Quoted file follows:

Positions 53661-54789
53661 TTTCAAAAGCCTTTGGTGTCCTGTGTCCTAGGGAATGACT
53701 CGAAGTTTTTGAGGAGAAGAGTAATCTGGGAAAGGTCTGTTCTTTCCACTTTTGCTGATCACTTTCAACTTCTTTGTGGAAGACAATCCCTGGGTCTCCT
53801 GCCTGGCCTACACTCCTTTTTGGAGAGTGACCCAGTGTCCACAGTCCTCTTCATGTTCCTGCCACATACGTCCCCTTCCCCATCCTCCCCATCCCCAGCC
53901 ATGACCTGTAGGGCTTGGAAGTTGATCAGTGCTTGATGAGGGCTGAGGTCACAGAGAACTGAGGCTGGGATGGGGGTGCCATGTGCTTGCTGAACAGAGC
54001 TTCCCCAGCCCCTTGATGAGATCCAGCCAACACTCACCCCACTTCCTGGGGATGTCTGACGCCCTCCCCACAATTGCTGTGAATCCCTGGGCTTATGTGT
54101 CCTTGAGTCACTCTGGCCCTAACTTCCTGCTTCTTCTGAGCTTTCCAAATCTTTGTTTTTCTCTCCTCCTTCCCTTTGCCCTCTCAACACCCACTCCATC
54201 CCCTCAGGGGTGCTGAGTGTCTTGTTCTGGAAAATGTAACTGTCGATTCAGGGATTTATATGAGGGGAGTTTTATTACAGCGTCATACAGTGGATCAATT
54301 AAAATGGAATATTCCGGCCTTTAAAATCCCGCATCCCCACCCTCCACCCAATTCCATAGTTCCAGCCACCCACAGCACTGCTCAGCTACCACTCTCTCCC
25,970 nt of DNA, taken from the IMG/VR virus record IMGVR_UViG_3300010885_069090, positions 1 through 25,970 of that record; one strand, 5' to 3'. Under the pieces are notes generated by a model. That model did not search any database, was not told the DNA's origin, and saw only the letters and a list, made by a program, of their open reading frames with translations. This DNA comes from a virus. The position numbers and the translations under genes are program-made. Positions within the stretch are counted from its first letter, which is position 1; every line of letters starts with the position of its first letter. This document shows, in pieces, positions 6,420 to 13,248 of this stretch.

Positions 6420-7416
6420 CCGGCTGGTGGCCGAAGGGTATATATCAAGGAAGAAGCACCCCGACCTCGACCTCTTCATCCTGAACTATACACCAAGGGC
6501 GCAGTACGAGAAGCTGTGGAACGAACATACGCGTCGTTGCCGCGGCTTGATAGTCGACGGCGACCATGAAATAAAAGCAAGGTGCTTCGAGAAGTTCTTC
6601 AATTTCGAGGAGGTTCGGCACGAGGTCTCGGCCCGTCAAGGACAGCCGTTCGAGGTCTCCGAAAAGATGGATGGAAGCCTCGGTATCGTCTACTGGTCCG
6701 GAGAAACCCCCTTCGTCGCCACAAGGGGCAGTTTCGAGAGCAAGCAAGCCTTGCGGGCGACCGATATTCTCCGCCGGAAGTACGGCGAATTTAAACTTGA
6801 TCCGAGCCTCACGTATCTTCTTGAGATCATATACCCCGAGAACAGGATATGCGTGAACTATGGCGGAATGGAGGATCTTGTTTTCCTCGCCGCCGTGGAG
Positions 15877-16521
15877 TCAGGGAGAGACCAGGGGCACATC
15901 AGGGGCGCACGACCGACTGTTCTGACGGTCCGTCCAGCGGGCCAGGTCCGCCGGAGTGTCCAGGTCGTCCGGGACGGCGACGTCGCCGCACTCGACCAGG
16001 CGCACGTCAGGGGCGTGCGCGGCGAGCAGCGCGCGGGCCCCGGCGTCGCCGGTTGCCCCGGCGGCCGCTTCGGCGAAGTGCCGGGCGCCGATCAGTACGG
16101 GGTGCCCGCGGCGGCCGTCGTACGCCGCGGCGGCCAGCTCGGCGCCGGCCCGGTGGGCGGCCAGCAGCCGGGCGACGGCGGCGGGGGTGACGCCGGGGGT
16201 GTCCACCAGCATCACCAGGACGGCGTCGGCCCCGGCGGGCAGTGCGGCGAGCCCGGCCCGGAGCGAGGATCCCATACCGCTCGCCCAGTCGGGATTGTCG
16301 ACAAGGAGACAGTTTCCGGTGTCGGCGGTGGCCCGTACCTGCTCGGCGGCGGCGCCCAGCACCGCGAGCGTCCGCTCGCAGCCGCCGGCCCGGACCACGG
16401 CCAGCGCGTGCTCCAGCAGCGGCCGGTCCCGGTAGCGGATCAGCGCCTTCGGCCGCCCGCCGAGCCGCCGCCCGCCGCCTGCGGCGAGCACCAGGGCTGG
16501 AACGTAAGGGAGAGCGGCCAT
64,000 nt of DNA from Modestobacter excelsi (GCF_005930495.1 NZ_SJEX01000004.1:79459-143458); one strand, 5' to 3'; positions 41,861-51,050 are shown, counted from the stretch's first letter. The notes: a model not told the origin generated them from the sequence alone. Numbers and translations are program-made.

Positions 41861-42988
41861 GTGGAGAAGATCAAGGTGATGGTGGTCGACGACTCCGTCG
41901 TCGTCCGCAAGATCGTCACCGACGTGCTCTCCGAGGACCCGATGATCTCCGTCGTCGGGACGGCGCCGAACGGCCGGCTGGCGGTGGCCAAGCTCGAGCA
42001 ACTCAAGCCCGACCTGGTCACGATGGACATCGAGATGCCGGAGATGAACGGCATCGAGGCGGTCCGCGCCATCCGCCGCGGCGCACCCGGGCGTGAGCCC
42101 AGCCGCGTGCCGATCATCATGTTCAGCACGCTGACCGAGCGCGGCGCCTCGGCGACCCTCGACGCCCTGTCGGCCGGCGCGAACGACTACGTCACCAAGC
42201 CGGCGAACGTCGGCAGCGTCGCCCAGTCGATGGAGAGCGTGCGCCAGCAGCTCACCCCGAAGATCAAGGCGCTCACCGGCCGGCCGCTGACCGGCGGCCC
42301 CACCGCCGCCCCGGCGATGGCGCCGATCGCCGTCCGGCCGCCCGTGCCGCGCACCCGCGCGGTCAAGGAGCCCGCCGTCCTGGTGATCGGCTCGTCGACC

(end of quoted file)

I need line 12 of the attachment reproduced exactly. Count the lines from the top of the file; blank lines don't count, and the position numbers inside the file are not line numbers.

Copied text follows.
6420 CCGGCTGGTGGCCGAAGGGTATATATCAAGGAAGAAGCACCCCGACCTCGACCTCTTCATCCTGAACTATACACCAAGGGC